Developers (and IT in general) also have better tools for virtualization available to them--a test environment no longer requires a handful (or room full) of physical machines to prototype, test, and roll out new products. This saves organizations both in the cost of the hardware, the space and resources to operate it (air flow, energy, manpower), and the environmental effect of the creation of the machine.

These little steps for process improvement will add up along with the physical energy savings that others have mentioned (low power devices, etc).


  • Focus on removing 'paper' from the process flow. Almost all project management practices have an electronic means--explore and find one that fits your organization.

  • Co-locate project teams when possible. If not, try electronic communications (video conferencing, etc) rather than driving. Our organization has 100+ sites around the area (public K-12 school district) and we've had great luck at "webcasting" to our own staff for interactive trainings and continue to investigate these technologies.

  • Virtualize environments where possible to save hardware resources and enable reuse among machine images.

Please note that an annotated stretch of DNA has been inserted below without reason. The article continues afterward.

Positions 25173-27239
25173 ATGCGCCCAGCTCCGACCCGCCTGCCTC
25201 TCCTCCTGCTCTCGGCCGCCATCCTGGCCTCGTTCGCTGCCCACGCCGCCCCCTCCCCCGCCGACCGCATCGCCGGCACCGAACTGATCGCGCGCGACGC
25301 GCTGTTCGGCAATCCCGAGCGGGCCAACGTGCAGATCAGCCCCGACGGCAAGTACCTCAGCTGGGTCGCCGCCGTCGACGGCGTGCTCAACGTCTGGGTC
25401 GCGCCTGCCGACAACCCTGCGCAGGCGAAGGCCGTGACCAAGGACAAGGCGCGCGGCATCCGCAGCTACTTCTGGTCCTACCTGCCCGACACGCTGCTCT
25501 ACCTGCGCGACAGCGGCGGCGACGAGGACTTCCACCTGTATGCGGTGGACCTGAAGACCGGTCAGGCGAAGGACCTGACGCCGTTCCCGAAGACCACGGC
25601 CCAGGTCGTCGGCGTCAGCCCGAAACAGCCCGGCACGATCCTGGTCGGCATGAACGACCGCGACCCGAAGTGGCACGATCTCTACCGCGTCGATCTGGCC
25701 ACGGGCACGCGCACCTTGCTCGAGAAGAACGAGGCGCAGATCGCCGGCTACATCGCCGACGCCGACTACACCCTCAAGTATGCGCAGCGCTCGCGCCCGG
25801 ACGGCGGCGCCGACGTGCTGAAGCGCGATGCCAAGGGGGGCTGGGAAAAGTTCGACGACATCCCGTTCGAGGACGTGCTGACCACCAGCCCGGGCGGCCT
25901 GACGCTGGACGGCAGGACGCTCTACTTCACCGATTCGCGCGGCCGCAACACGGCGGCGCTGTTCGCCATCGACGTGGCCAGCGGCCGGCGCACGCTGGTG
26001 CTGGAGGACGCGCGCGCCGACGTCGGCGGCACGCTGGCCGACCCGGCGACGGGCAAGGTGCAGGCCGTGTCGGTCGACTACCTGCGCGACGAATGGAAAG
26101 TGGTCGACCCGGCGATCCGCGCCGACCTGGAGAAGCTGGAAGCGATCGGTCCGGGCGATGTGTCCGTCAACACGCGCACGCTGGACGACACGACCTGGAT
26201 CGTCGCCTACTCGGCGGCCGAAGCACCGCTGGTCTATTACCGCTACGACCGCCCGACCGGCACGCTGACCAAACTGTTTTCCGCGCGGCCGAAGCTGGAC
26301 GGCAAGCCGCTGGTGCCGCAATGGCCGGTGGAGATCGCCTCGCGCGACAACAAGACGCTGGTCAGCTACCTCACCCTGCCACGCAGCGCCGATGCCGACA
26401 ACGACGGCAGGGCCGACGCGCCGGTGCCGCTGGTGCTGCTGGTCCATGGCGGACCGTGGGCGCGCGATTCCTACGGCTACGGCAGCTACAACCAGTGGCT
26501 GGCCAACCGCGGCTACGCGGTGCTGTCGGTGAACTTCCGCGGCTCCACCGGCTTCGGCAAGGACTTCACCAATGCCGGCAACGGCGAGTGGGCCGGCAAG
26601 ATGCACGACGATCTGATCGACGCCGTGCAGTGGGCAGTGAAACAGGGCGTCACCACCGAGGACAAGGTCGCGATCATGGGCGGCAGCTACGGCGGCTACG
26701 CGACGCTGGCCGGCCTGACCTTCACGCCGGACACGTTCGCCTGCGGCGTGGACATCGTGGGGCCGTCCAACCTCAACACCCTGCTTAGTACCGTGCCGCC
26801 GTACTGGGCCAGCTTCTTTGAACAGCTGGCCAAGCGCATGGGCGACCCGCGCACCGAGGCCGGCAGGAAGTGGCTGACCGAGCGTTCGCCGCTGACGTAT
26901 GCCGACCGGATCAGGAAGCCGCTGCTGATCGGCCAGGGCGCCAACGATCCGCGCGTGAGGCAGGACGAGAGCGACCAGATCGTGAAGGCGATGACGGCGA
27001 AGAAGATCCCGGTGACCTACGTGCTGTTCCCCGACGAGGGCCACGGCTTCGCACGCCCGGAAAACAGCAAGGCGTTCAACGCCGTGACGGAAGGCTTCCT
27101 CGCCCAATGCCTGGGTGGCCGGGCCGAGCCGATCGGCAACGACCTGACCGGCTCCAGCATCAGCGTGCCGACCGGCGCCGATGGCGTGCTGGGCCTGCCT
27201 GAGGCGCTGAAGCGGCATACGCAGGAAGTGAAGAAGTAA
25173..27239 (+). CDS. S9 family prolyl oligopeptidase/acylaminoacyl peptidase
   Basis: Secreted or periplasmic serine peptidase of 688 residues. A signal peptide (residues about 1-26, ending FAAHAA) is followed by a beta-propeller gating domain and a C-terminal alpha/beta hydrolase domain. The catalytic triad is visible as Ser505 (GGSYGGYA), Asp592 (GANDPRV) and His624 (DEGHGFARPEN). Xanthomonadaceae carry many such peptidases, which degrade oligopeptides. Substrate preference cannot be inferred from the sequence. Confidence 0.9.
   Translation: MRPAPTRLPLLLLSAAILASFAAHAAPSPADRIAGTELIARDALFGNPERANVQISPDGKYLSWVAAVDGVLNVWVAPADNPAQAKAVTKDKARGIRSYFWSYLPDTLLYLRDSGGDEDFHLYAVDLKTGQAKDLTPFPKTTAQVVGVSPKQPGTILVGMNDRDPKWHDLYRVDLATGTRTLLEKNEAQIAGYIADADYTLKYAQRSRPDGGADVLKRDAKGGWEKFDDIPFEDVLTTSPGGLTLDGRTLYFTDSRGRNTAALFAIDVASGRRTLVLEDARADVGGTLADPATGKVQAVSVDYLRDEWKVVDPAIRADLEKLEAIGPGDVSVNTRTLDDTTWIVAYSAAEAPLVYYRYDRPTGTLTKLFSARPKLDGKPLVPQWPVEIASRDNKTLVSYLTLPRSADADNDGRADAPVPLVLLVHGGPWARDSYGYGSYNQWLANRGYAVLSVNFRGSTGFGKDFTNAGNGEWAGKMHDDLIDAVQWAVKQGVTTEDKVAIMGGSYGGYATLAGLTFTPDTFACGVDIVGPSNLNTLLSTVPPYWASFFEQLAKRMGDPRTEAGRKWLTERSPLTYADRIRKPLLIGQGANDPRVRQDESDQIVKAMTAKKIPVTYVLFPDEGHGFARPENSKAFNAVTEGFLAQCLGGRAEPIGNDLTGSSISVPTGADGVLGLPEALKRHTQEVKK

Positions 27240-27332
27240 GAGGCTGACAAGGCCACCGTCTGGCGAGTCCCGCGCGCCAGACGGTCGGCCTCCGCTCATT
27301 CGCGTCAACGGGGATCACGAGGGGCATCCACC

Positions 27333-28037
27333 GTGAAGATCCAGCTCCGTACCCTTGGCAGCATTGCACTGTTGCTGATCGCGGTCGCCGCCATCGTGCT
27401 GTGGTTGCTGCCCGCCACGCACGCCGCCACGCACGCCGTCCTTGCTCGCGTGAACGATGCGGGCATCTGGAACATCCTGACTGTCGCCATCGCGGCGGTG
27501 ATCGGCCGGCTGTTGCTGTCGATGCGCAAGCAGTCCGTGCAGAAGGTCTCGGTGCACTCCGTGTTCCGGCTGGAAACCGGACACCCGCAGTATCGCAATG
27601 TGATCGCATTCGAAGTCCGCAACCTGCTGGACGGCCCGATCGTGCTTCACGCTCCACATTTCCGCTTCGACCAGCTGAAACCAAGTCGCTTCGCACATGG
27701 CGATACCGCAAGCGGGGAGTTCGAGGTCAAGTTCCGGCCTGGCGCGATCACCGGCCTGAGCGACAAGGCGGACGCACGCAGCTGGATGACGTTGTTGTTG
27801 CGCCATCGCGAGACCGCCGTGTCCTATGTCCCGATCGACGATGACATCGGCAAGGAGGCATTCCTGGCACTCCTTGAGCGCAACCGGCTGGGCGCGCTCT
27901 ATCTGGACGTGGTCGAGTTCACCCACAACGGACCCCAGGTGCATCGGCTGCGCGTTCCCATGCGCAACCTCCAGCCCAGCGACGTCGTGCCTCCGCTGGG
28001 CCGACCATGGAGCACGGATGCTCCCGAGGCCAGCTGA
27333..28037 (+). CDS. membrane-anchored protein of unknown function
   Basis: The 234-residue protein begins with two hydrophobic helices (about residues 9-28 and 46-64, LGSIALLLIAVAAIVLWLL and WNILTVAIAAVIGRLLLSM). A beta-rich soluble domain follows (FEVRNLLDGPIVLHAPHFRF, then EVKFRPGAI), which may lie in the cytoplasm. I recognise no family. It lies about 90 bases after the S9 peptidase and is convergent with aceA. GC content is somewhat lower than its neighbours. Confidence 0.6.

• Work with HVAC technicians in your organization and find out what technology THEY need to better do their job. We built a system for our HVAC technicians that they use to manage schedules, environmental settings, and pre-program our HVAC units in the schools to ensure that they are properly cooled/heated (only when the building is populated, etc) and that lighting is also reduced when unnecessary.


Spinning hard drives, powering screens, and using processes are the biggest energy consumers. Programmers have control over how often a hard drive is accessed and how much CPU their programs take to run. You can focus on reducing theses two activities if you want to decrease your power consumption. Keep in mind though, that humans are by far the biggest users of energy, so if you make a program that reduces labor needs you are being quite green.


Things you can do yourself are all very well, but for mass savings you need to think about the code you're writing.